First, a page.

The Capture of Vicksburg

The Capture of Vicksburg: July 4th 1863

For many July 4th is a day that to celebrate our nation’s independence. For many more, it is a day to reunite with friends and family to explicitly exercise the freedoms won at that time. For others still, it will be a day to remember the retreat of General Lee and his southern troops from the battle of Gettysburg. It will be the 150th anniversary of that retreat and many people recognize the Battle of Gettysburg as the most symbolic battle from the entire Civil War—if not, as the most important. It is indeed a great date to remember in our nation’s history.

But let us not forget the capture of Vicksburg. July fourth is the 150th anniversary of that accomplishment as well. July 4, 1863 was an important day indeed and the capture of Vicksburg should be remembered as an equally important event to that at Gettysburg. Previously, General Grant maneuvered his Union troops into a position of power against the Confederates led by Pemberton in Western Mississippi. They surrounded Pemberton’s troops, fortified in the city of Vicksburg, by land to the East.  At the same time naval maneuvers tested the city’s Mississippi River battery. It was a massive undertaking to be sure, but success in capturing Vicksburg would guarantee control of the Mississippi River as well as a firm upper hand in the Western theatre of the war.

From mid-May until July 4th, the period in which the city was surrounded, Grant and his army attempted two large-scale assaults on its defenses (May 19 and May 22). Both assaults were thwarted; the city remained in Confederate control. Morale began to sink and the importance of securing a victory was weighing heavily on Grant’s mind. The tactic he authorized next was certainly a stroke of creativity, only made possible by his experiences in Galena and the support of the 45th Illinois “Lead Mine Regiment.”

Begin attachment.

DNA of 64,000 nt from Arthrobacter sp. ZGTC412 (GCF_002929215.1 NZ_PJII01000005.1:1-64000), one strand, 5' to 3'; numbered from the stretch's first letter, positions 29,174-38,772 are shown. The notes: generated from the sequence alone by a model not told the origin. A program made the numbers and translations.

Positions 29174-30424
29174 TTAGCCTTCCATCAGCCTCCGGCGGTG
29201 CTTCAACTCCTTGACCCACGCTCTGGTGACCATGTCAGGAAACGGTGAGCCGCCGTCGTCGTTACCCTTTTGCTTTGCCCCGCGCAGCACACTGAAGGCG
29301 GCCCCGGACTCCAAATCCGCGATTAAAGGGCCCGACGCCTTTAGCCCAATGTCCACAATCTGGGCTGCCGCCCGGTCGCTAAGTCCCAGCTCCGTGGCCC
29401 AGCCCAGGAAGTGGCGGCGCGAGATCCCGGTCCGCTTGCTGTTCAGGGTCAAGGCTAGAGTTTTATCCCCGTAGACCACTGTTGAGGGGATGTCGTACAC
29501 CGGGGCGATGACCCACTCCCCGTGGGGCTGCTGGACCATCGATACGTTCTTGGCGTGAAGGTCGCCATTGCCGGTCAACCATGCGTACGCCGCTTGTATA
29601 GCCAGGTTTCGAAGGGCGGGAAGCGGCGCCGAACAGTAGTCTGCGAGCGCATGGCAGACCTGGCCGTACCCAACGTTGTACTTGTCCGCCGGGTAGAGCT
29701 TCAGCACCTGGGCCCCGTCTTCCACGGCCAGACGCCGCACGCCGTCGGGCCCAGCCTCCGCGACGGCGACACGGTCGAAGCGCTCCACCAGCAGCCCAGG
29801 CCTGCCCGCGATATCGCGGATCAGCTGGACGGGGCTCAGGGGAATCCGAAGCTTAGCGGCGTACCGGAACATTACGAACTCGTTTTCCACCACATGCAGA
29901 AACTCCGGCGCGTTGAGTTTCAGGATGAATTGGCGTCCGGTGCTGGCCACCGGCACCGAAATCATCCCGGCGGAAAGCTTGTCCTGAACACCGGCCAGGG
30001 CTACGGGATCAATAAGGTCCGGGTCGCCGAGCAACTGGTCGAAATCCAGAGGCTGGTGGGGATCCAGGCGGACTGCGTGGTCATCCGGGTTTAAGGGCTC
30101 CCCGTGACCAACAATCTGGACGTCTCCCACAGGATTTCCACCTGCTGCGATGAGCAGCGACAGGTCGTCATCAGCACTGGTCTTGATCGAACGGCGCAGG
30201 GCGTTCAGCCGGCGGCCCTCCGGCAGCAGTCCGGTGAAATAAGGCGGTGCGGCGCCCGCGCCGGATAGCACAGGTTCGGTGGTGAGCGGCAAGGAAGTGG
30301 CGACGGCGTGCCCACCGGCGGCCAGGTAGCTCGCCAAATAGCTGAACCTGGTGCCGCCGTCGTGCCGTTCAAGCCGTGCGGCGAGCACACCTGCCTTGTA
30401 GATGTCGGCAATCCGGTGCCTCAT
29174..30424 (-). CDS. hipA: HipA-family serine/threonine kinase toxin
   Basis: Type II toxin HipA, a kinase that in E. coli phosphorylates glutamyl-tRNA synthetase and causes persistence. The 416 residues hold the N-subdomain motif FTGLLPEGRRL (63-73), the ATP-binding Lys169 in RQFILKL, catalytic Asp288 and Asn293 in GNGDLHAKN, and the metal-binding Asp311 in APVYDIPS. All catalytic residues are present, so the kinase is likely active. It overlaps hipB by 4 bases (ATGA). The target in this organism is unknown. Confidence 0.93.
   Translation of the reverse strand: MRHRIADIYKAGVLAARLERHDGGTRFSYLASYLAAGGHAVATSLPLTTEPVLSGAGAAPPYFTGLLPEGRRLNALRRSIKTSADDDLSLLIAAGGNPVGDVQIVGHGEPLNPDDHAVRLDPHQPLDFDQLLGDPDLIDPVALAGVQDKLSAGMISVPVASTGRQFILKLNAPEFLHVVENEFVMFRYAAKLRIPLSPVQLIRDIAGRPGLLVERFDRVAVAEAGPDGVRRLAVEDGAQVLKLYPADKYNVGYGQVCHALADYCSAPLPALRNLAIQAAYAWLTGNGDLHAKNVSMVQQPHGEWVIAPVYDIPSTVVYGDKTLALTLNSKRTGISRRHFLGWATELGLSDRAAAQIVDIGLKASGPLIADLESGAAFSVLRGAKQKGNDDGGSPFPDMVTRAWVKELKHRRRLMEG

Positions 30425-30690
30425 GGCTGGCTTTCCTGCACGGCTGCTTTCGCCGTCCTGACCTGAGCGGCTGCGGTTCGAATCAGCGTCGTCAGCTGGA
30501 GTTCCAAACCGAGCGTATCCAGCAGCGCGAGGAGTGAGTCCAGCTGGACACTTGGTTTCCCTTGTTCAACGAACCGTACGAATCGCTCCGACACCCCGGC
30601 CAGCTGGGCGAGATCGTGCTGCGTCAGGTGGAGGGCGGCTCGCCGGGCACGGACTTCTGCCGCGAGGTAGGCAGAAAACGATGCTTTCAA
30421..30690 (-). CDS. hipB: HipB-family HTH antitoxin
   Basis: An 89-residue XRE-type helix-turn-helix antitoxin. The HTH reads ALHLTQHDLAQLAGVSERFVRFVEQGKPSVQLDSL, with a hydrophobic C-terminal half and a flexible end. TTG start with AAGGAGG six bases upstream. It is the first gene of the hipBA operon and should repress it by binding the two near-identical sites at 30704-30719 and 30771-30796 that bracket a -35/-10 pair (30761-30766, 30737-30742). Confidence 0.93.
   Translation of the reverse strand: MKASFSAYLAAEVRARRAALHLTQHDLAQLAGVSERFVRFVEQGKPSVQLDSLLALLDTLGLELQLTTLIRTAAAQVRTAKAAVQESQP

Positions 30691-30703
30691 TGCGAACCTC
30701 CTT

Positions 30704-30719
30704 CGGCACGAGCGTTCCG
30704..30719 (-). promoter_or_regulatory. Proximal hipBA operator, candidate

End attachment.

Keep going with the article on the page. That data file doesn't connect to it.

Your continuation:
The Union forces were able to access several mines that ventured near the Confederate defenses. By using lead mining techniques, the mines were extended and collapsed. This weakened the Confederate defenses and the Union forces were able to take an upper hand with the battle. Their siege progressed throughout June and Pemberton officially capitulated on July 4th.  Because of this success the Union was able to take full control of the Mississippi and dominate the war’s Western Theatre. From there, Grant and his men moved Eastward and  continued on their path to secure victory for the North.

These Northwest Illinois miners were the first Union troops to enter the city and raised their Union flag above the courthouse of the besieged city. This flag is on display in the Galena & U.S. Grant Museum and is one of the many treasures of the collection. Its place in Galena history is insurmountably important, and none of it would have been possible without the advance knowledge of spelunking and mining held by the Illinois 45th Volunteer Infantry Regiment, a.k.a. The Lead Mine Regiment of Galena, Illinois.

These Northwest Illinois miners were the first Union troops to enter the city and raised there Union flag above the courthouse of the besieged city. This flag is on display in the Galena & U.S. Grant Museum and is one of the many treasures of the collection. Its place in Galena history is insurmountably important, and none of it would have been possible without the advance knowledge of spelunking and mining held by the Illinois 45th Volunteer Infantry Regiment, a.k.a. The Lead Mine Regiment of Galena, Illinois.

These events should not be forgotten and deserve wider recognition  on the national scene. This Fourth of July, let us remember the 150th anniversary of the courageously creative actions of Galena’s Civil War heroes. In addition to our nine meritous generals, we must also remember the importance of the troops— the footmen who sacrificed much and risked their own well-beings for the preservation of the Union. The United States of America would not have been the same without them.